The European Union seems ready for a new confrontation with Russia over gas supplies.

The bloc revealed plans for a price cap on Russian gas imports in retaliation for the war in Ukraine and measures to help member states deal with the energy compression.

Ursula von der Leyen, the President of the European Commission, presented five proposals on Wednesday, hours after the Russian leader threatened to turn off the taps to all Western countries that were considering imposing price caps on energy from his country.

She said Russia had become an “unreliable supplier” after state-owned Gazprom decision to close the taps on the main Nord Stream 1 gas pipeline indefinitely last week, adding that the EU’s reliance on Russian gas had dropped significantly since the invasion and stocks were back at 82% across the bloc.

One of the other measures, however, betrayed the perilous position the bloc continues to face ahead of winter.

Ms Von der Leyen has proposed a mandatory reduction in electricity consumption in the EU to conserve electricity by 10% per month based on a five-year average and an additional 5% during peak periods .

She also planned to cap revenues from non-gas-powered generators – buoyed by record gross energy costs – to redirect their “windfall profits” towards measures that support households and businesses.

Ursula von der Leyen said consumers across the EU were facing ‘astronomical’ bills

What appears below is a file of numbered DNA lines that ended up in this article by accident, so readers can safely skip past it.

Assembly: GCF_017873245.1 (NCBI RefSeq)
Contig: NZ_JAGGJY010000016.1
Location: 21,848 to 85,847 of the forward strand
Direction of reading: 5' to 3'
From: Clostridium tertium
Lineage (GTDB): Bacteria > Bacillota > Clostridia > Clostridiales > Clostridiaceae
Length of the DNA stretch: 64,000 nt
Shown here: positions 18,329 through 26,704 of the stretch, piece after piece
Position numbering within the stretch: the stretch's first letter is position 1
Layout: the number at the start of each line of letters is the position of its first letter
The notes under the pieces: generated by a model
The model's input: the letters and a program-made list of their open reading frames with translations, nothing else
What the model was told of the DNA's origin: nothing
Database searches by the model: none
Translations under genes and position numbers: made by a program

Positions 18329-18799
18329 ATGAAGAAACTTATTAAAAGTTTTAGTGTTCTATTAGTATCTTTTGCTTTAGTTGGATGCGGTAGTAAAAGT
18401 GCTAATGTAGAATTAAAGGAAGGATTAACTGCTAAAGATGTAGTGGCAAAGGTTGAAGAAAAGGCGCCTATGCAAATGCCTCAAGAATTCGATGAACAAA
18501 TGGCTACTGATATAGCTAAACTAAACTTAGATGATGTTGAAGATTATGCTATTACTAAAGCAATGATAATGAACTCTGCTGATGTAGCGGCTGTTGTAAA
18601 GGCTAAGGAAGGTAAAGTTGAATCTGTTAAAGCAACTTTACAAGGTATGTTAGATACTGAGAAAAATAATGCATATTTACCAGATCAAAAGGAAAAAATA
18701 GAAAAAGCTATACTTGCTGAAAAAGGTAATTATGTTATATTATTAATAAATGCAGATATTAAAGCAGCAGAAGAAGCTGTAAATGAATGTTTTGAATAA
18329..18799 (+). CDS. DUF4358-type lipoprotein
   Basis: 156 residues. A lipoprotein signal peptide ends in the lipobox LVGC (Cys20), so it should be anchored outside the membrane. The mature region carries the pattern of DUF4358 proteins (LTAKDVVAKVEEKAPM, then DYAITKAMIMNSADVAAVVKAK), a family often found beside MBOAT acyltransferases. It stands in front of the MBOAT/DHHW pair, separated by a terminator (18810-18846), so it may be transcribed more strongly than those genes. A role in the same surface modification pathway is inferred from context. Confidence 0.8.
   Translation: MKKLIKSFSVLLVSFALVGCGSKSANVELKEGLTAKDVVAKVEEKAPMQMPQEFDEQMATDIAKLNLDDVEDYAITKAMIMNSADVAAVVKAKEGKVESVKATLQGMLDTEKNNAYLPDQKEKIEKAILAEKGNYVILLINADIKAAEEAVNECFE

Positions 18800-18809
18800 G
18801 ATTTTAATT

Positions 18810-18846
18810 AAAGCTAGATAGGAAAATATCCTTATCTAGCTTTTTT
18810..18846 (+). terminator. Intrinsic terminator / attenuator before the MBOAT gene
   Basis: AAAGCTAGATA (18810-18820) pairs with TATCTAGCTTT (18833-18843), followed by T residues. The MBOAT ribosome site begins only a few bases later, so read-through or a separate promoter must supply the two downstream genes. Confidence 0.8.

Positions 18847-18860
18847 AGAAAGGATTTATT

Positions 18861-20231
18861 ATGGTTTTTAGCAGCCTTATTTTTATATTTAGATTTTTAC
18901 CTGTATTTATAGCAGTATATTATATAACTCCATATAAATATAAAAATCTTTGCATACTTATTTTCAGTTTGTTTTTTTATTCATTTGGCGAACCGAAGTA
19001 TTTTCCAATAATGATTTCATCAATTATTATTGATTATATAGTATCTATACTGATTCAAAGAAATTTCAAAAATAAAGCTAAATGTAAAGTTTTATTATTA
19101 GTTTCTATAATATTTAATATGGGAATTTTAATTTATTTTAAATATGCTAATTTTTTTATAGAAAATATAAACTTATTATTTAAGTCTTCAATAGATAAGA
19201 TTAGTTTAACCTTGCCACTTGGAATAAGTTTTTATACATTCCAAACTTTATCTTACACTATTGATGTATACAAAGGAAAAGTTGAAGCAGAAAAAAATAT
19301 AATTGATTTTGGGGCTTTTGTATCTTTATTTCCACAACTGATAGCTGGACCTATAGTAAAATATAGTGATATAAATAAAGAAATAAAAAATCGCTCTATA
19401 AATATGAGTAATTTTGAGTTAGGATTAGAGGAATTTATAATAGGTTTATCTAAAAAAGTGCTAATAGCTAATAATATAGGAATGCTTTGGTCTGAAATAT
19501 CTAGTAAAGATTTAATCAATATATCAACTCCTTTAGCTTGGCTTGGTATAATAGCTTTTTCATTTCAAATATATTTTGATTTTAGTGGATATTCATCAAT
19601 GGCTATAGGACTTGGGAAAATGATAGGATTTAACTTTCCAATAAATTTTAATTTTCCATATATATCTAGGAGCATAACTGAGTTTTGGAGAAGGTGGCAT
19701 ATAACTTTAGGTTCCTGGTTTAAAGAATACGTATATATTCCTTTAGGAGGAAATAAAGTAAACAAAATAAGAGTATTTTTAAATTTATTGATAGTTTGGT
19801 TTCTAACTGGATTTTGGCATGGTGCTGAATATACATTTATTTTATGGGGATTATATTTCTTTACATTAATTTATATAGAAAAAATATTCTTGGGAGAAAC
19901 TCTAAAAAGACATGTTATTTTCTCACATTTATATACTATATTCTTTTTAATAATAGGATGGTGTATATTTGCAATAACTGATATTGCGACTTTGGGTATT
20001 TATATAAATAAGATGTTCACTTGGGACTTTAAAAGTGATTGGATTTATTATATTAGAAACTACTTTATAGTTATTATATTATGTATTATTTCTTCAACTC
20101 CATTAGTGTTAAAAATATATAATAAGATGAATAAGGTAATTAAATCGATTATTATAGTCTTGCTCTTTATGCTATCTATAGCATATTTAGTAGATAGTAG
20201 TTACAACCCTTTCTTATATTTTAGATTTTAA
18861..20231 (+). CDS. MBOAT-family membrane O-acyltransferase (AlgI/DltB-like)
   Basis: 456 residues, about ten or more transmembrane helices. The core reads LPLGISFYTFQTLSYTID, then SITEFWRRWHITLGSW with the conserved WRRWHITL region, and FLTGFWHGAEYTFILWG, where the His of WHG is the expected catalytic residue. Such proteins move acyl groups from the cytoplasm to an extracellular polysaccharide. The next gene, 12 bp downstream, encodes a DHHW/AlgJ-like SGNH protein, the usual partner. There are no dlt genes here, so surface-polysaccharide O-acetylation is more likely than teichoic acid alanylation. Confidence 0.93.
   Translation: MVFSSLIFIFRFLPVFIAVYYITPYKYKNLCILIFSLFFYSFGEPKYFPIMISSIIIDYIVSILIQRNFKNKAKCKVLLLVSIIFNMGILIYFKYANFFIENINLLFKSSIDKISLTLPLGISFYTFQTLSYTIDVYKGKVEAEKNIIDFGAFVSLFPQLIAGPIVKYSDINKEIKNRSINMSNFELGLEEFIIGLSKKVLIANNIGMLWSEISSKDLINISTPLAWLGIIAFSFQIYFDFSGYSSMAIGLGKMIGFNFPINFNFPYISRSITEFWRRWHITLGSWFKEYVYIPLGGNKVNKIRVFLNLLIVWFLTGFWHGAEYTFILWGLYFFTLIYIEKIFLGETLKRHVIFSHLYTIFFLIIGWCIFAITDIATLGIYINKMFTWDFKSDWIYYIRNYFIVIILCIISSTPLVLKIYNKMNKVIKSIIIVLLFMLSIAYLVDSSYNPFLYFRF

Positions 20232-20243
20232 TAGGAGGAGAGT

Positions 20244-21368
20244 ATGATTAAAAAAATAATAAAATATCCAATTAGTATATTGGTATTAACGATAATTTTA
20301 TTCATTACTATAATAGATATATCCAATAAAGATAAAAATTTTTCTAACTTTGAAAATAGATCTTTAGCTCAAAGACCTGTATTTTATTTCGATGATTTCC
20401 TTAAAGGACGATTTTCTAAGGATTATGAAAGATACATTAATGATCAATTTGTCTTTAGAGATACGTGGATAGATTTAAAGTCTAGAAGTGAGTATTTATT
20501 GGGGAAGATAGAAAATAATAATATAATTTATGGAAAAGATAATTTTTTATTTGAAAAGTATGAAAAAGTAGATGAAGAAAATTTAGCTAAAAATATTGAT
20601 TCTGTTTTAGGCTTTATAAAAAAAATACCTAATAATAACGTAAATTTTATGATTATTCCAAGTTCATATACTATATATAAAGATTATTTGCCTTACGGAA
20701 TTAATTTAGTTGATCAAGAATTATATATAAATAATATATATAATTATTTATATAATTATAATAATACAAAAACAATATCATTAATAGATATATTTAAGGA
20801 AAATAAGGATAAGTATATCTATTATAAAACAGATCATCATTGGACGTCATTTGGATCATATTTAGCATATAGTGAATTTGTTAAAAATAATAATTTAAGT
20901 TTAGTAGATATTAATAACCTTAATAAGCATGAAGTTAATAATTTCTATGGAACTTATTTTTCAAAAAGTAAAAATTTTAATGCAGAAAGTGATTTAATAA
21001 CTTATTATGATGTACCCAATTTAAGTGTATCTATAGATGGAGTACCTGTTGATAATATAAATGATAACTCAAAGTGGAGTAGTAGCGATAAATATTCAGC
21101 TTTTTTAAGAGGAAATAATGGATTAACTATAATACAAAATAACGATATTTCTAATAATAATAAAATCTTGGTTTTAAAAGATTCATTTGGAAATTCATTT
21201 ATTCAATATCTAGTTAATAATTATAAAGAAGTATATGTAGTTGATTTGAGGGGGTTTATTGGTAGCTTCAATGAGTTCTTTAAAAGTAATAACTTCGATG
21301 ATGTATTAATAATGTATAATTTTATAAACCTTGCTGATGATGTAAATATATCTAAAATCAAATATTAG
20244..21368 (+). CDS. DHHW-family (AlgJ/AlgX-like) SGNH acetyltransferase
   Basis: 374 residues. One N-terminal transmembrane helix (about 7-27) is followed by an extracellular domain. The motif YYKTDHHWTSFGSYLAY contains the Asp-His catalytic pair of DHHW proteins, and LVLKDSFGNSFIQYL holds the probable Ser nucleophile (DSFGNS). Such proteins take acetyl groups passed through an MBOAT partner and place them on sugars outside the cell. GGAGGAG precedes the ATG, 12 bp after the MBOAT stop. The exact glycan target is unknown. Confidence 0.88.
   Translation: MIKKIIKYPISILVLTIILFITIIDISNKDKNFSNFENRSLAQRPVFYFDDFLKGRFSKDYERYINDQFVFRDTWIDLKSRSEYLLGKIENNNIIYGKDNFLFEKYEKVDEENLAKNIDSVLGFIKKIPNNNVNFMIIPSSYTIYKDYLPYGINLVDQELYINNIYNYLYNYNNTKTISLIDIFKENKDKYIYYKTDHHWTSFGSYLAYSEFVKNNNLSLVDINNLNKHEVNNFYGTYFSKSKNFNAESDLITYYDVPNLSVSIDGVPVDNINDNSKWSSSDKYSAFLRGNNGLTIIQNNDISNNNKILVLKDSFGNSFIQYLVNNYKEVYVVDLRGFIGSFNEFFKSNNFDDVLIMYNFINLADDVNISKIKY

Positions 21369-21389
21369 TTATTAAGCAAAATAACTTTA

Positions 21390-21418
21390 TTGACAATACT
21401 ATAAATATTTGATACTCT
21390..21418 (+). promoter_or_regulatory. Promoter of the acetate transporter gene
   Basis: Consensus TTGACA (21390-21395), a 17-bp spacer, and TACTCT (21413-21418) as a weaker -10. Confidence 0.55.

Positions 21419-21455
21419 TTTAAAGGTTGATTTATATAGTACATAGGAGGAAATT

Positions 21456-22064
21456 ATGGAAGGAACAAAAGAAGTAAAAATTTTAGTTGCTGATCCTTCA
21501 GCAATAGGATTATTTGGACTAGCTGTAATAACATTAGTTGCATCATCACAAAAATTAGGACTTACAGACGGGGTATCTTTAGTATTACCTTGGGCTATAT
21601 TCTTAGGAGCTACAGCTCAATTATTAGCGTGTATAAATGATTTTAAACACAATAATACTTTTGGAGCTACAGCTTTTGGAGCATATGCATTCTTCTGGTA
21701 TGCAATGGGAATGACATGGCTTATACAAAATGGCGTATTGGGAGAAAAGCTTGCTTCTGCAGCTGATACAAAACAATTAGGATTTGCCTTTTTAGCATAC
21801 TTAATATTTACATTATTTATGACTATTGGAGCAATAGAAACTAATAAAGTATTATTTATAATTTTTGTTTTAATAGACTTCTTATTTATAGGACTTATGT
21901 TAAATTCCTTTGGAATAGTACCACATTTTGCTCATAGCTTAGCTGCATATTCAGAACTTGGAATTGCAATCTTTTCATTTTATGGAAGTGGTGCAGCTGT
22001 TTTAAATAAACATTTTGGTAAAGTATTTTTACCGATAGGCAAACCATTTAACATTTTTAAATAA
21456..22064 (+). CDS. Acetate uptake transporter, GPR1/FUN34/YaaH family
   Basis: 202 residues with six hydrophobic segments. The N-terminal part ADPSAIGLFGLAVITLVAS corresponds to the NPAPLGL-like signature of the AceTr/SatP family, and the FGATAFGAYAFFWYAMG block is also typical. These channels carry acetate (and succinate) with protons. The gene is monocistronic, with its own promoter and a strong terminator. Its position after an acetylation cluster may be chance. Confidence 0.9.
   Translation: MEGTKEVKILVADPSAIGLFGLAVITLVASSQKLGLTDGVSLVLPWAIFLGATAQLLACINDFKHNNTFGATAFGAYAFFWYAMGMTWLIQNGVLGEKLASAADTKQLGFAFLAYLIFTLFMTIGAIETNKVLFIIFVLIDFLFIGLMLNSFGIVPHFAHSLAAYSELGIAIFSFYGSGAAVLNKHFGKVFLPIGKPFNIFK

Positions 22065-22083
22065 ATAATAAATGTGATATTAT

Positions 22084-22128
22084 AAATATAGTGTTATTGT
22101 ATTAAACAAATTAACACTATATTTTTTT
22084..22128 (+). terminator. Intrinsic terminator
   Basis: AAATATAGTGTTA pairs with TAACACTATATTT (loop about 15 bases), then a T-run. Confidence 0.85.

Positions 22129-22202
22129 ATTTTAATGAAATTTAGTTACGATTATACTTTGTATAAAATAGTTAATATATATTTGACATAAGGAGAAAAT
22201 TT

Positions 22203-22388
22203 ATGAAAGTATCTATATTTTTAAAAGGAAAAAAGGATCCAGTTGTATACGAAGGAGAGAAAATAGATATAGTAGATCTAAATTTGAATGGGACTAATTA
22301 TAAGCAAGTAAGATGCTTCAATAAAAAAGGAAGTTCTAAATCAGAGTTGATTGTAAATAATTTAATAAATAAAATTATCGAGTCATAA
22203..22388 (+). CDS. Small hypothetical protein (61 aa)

A windfall tax on fossil fuel companies was also being considered, she said, along with aid to utility providers struggling with the brunt of wholesale prices.

The plans, which will have to be approved by member states, could face opposition.

Some EU countries are reluctant to cap Russian gas prices in case it costs them the dwindling supply they are still getting from Moscow.

This follows confirmation that the UK is planning to cut its own energy bills through a taxpayer-funded bailout. Details are expected this week.

Von der Leyen explained that the planned cap on wholesale prices from Russia was now possible after the bloc eased its dependence on Russian energy.

“We have strengthened our preparedness and weakened Russia’s grip on our energy supply through reduced demand – which has allowed our joint storages to be at 82%,” she said.

“Thanks to diversification, we have increased LNG or pipeline deliveries from the United States, Norway, Algeria, Azerbaijan and other countries. For example, Norway now delivers more gas to the EU than Russia.”

The UK has also been pumping record volumes to the EU via interconnectors for months as part of EU efforts to boost storage.

Ms Von der Leyen said Russian gas accounted for 9% of imports, down from 40% in February before the invasion of Ukraine.

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